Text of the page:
Webster Hall became an infinite abyss of heads Friday night following the breathy and enlivening Islands. Metric, one of Toronto’s sexiest bands, took the stage shortly after 10pm. Frontwoman Emily Haines dressed in a white, short-sleeved top, matching skort piece and silver sparkle heels, and opened with “Wet Blanket” while standing on her toes with a confident shoulder-swagger. The night was filled with lungeful crouches and rampant lighting, as well as the kind of ironic dance rock to depict livelier moments from Live It Up and Old World Underground, Where Are You Now?
The band unleashed an unrelenting siren that whipped during “Handshake.” As she stood behind the adjacent keys, Haines head-banged with a to-and-fro fervor to penetrate in sync with the intensely pulsating flickers. While on the loftier “Hustle Rose,” Haines stood on the edge of the stage, mimicking flight attendant demonstration and chanting “Behold the fishnet slut tonight Hustle Rose goes from limb to limb,” as her arms unfolded out-stretched. Finger tip-to-lip, she continued with, “Fingertip to painted lip she sways her way up to him.” Word for word the crowd met Haines on “Now that your wallet is all lit up,” repeating with her line per line.
Metric also performed “Police And The Private” and “Monster Hospital,” among many others. As she introduced the next song, Haines spotlighted guitarist Jimmy Shaw’s back-flip he apparently landed during their performance in DC. Shaw seems slightly reluctant. Haines asks light-heartedly, “Are you mad?” The crowd began chanting “back-flip!” Peer pressure was on. Shaw sauntered the stage as if he may give in. Psyche! Not happening. “Combat Baby” emerged to unite all in the infectious hooks that reminiscently captured from the beginning (“Combat baby come back baby / fight off the lethargy / don’t go quietly / combat baby / said you would never give up easy / combat baby come back”) with Haines streaming a front row of fives.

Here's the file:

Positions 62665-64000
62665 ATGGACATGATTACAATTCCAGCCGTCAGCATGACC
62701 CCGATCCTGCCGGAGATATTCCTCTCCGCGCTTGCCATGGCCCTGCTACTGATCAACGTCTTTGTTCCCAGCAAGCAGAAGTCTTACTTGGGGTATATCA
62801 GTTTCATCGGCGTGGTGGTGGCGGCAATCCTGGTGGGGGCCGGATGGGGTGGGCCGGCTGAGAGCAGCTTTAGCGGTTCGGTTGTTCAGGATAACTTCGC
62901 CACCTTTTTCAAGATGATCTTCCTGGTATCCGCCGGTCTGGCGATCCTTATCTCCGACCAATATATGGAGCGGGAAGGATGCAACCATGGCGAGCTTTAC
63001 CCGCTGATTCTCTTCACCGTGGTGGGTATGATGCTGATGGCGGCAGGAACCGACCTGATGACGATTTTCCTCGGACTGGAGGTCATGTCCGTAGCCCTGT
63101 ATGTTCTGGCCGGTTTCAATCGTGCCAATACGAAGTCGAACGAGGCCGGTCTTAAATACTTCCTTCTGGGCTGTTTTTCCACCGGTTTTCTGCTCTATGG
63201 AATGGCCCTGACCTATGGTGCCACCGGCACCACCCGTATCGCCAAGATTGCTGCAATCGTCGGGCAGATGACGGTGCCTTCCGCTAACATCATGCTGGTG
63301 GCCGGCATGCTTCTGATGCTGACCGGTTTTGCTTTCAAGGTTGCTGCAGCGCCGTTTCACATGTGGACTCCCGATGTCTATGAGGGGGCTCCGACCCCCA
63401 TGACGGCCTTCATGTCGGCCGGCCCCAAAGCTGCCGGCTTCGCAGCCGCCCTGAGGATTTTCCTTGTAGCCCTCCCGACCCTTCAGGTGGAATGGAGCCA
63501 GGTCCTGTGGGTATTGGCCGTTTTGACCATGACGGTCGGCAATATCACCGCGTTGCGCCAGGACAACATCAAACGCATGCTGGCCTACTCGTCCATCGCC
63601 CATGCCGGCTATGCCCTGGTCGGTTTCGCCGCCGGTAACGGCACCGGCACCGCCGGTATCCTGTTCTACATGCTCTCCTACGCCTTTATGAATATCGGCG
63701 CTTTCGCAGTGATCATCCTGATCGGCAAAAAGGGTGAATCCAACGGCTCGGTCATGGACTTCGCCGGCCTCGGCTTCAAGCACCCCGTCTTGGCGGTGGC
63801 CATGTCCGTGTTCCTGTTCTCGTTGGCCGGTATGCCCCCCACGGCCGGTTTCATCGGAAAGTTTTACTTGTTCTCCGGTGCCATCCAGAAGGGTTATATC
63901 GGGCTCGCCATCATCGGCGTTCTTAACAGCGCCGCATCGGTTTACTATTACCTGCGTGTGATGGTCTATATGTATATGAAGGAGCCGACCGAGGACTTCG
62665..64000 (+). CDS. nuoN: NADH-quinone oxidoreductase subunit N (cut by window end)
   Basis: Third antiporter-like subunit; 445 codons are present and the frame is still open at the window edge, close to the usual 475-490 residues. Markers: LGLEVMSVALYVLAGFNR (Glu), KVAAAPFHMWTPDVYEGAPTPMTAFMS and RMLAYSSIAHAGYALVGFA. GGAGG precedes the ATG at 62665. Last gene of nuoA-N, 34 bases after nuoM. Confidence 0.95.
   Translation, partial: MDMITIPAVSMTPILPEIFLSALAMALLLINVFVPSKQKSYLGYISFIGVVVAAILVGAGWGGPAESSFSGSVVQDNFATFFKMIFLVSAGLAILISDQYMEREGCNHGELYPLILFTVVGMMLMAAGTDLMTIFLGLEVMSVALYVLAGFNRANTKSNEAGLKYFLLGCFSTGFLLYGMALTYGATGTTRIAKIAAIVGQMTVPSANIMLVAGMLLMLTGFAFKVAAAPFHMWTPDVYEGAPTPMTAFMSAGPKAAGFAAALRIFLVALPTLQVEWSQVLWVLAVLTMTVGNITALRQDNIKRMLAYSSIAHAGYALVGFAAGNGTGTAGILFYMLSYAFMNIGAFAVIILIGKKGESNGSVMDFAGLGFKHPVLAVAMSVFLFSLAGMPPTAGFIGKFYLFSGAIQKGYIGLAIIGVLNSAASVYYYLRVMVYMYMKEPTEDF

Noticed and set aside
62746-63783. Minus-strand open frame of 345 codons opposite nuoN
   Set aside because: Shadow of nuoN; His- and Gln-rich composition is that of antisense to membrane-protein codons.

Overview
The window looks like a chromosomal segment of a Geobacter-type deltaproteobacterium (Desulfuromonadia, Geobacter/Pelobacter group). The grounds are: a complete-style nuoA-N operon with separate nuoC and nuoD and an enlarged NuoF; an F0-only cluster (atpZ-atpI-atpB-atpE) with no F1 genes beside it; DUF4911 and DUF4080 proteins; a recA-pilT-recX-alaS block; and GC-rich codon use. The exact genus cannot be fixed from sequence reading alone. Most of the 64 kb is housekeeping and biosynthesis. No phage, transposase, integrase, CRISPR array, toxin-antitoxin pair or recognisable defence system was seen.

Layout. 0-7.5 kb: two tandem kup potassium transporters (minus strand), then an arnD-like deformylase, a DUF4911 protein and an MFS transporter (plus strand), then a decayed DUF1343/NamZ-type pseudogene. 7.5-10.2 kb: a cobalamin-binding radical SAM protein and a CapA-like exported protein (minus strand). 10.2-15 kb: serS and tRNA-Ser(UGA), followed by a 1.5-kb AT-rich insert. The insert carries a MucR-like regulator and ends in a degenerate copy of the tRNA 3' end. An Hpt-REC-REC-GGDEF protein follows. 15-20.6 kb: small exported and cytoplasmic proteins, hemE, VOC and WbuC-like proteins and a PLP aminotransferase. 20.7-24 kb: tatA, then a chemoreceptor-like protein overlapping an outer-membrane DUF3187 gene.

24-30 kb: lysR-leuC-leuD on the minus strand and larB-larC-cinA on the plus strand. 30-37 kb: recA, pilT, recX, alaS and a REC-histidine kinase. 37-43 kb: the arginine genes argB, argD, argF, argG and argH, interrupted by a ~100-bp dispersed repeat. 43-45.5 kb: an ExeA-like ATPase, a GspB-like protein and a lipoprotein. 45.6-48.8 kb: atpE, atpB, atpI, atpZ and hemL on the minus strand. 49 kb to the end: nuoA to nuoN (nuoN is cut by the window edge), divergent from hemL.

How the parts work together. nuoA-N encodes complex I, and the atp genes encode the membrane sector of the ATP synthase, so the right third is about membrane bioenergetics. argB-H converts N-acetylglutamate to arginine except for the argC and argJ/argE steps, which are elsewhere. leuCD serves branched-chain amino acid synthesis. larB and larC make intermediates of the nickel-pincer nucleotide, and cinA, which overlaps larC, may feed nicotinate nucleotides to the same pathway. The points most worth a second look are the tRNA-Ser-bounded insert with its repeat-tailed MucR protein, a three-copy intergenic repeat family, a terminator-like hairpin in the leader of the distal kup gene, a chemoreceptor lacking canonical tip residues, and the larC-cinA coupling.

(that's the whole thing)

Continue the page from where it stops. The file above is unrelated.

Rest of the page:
As hot-mannered as they are quiet, Metric blaze with the fickle tendencies of the insatiable. The cynicism blended well with the band’s fashionable mod stance, delivering a bout of optimistic pessimism that relished sweetly in its brusque reality throughout the elongated encore. Metric’s seductive affront appropriately supported the band’s lyricism and illustrated an expressionistic quality that can only be experienced live.